Human Resource Management Policies and Productivity: New Evidence from an Econometric Case Study

Posted: 29 Feb 2008

See all articles by Derek C. Jones

Derek C. Jones

Hamilton College - Economics Department

Panu Kalmi

Aalto University - Department of Economics

Antti Kauhanen

affiliation not provided to SSRN

Date Written: 2006

Abstract

First we distinguish various approaches used by economists to assess the impact of human resource management practices on productivity and then we briefly review and illustrate studies that represent different approaches. In the main part of the paper we illustrate the econometric case study method, by using new data to analyse a case from retail trade and by emulating an approach used in an earlier study. Consistent with theory we find that when employees have opportunities to participate, and to receive appropriate information and pertinent rewards, a one standard deviation increase of the first principal component score would increase productivity by 1 per cent. Our findings imply that there are benefits to innovative work practices, even in settings where employees do simple tasks and employees are relatively low-skilled. Since our findings are similar to those contained in a previous study, our results also indicate the value of replication studies.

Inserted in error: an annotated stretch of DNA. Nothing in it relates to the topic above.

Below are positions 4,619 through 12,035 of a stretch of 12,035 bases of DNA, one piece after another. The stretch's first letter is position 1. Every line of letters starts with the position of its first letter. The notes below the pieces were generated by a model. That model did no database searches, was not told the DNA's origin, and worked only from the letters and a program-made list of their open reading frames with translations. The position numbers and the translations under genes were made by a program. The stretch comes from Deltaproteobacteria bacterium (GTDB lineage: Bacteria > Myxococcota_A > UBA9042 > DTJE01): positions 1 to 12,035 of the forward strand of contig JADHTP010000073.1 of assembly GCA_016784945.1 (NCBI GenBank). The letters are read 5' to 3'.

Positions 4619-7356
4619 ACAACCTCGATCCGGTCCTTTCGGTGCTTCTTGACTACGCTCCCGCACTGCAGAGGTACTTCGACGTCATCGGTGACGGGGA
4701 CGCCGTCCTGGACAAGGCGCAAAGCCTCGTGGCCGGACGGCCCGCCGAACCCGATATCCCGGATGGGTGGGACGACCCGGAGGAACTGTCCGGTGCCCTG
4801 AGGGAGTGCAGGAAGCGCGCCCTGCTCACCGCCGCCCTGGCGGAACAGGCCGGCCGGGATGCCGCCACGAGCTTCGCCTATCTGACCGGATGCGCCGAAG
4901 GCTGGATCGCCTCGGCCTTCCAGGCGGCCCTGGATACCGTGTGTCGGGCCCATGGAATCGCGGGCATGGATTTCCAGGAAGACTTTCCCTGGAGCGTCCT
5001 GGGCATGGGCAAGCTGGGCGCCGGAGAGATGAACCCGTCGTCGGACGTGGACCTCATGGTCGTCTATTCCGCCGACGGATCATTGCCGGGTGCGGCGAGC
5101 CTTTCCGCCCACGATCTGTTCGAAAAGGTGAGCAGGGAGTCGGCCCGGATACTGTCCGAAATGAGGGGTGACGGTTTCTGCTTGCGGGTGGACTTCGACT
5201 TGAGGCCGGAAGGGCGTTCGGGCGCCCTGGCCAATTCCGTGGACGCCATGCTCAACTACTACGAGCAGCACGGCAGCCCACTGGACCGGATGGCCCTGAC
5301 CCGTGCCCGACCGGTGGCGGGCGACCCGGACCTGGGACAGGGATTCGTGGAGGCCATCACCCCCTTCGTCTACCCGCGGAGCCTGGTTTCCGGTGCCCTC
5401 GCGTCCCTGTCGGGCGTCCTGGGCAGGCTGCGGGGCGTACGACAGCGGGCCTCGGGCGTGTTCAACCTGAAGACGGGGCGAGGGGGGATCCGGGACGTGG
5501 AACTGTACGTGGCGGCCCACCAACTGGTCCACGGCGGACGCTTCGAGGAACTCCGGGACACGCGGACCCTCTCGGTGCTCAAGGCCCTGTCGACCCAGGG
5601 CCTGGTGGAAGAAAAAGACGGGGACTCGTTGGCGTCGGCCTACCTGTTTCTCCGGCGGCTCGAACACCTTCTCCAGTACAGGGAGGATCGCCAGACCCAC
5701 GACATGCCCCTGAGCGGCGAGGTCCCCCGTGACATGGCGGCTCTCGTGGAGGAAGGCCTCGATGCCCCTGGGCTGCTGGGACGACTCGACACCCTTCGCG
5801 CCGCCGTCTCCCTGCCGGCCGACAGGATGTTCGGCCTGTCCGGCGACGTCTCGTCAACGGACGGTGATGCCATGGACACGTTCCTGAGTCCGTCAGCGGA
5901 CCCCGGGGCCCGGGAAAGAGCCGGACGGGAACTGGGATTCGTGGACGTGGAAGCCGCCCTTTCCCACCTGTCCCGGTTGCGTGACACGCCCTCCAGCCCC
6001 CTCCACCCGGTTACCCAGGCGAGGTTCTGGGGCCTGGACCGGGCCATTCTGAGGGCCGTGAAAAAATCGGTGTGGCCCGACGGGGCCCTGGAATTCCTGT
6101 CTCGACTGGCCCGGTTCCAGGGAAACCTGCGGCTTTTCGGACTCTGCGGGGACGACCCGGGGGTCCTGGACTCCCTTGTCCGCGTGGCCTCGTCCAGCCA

Suggested Citation

Jones, Derek C. and Kalmi, Panu and Kauhanen, Antti, Human Resource Management Policies and Productivity: New Evidence from an Econometric Case Study ( 2006). Oxford Review of Economic Policy, Vol. 22, Issue 4, pp. 526-538, 2006. Available at SSRN: https://ssrn.com/abstract=1096869 or http://dx.doi.org/10.1093/oxrep/grj031

Derek C. Jones (Contact Author)

Hamilton College - Economics Department ( email )

198 College Hill Road
Clinton, NY 13323
United States
315-859-4381 (Phone)
315-859-4477 (Fax)

Panu Kalmi

Aalto University - Department of Economics ( email )

PO Box 1210
FI-00101 Helsinki
Finland

Antti Kauhanen

affiliation not provided to SSRN

No Address Available

Here is the Coronavirus
related research on SSRN

Paper statistics

Abstract Views
672
PlumX Metrics